DT: How did the merger change your life?

RS: I had worked for the same company since I got out of college in 1978. So, we grew up with a company from 100 people to 25,000 people; from $120 million in loans to $120 billion in loans. I had a lot of opportunities as that growth occurred over the years. I did a lot of different things. Ran a lot of different parts of the company. And naturally, when you have change and you’re going into a period of uncertainty, just like any associate would be, I’m thinking, Geez, am I going to fit in? Are they going to like me? Am I going to like them? What I found with a lot of these senior leaders that I interacted with on the first few days of our discussions—Bank of America, they’re just like us. They’re regular people. They like to have a good time. They work hard. Our culture was a lot alike, even though the size of Bank of America was significantly larger than MBNA, directionally, we both believed in the same thing. It may be hard for people to believe, but it was a fairly easy transition for me.

DT: How did you feel as the buildings were transformed from those familiar green awnings to Bank of America’s colors. Were you sad to see the MBNA logo go?

RS: Well, sure. But you’ve got to get over it. It’s tomorrow. It’s not yesterday. Like I said, we’re a group of people that built a company from nothing into something that was pretty special. And that special company joined with another company and you’re going to have change. But you think about the image that Bank of America has out there to the consumer. And the opportunity… I think we have one out of every three households in the United States. The shear size and the brand power of that name is just fabulous.

DT: You were quoted after the merger as saying the Bank of America name would be just as prominent in Delaware, if not more prominent than MBNA, at the end of the year. Well, it’s almost been a year. Were you right?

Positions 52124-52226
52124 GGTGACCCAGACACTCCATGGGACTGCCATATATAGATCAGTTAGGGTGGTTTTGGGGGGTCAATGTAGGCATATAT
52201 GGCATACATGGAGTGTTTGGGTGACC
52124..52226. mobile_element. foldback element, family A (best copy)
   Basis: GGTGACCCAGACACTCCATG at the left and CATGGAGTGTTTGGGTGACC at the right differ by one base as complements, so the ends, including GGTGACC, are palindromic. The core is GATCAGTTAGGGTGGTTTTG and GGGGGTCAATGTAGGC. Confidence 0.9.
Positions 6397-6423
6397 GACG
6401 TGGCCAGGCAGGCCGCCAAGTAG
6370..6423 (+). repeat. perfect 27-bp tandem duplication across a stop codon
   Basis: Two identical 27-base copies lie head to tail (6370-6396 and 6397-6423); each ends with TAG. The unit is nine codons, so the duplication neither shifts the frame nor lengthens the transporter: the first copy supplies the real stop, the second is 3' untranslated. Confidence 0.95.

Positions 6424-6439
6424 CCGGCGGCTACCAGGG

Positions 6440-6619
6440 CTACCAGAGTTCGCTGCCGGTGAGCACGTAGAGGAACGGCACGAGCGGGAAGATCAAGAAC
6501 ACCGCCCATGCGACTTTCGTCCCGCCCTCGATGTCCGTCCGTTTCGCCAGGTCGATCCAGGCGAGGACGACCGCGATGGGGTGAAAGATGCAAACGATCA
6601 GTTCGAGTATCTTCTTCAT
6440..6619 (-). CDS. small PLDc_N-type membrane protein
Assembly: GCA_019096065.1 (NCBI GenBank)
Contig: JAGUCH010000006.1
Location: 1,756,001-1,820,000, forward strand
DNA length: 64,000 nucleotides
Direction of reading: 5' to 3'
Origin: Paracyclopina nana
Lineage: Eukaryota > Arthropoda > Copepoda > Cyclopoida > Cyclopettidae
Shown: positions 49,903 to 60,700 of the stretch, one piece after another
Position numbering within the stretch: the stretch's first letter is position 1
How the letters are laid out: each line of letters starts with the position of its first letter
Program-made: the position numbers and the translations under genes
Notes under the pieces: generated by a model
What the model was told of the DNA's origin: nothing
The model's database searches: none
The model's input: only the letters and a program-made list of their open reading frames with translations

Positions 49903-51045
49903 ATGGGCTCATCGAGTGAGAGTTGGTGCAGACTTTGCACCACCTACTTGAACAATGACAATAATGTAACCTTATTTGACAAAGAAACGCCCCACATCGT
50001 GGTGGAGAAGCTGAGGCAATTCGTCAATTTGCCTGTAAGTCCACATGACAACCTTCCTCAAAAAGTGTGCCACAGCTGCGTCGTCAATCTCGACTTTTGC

RS: Well, it’s easy for me to say, ‘Yeah, it held true,’ because I’m the one who said it. (He laughs.) I think you need to ask people in the community, ask folks on the chamber of commerce and philanthropic organizations. I think you would hear that. I think you would hear that from community organizations, and I think you’d hear that from some of our competitors and business partners.

DT: That all said, and considering the microscope that was placed on the potential loss of jobs in Delaware after the merger was announced, how do you think most Delawareans view Bank of America now?

RS: I think it’s positive and I think it’s more positive every day. I am constantly getting questioned: When is the banking center going to be open? You may have noticed in the News Journal, we’ve been running this Zero Dollar Trades, a great program that we have out there and customers in Delaware are coming and signing up for that. That’s a new product that MBNA would never have had here. So I think every day we’re getting more and more interest. On the consumer side, we’re making some real estate and commercial loans. We’ve got some government bond work here in the city. The difference in product availability for people in the community is unlike anything else we’ve ever had in the past.

DT: So, maybe the bad guy thing wears off after you get through the merger and the transition is complete?

RS: I would think that nobody would ever say we were bad guys. I would hope they would say we had some uncertainty, but where we stand today, we feel good about it. Forget that a merger that ever took place. If you read about Bank of America, they are good guys. Take a look at the leadership of their company and how that’s come together. It’s got leaders of different banks that have merged together. You look at their involvement. We announced a $750 billion CRA [community reinvestment act] commitment a couple years ago. Show me another bank in the United States that’s made that commitment. More than $200 million in giving this year. Over 600,000 hours of volunteer work last year (2005) by associates of Bank of America.

DT: We talked about how the merger affected your life. I read somewhere that you were to receive $17 million in retention pay from Bank of America after the merger went through. At the risk of seeming nosy, did they pay up? What did you do with the money?

RS: You’re right. You are nosy. (He laughs) I’m not going to tell you.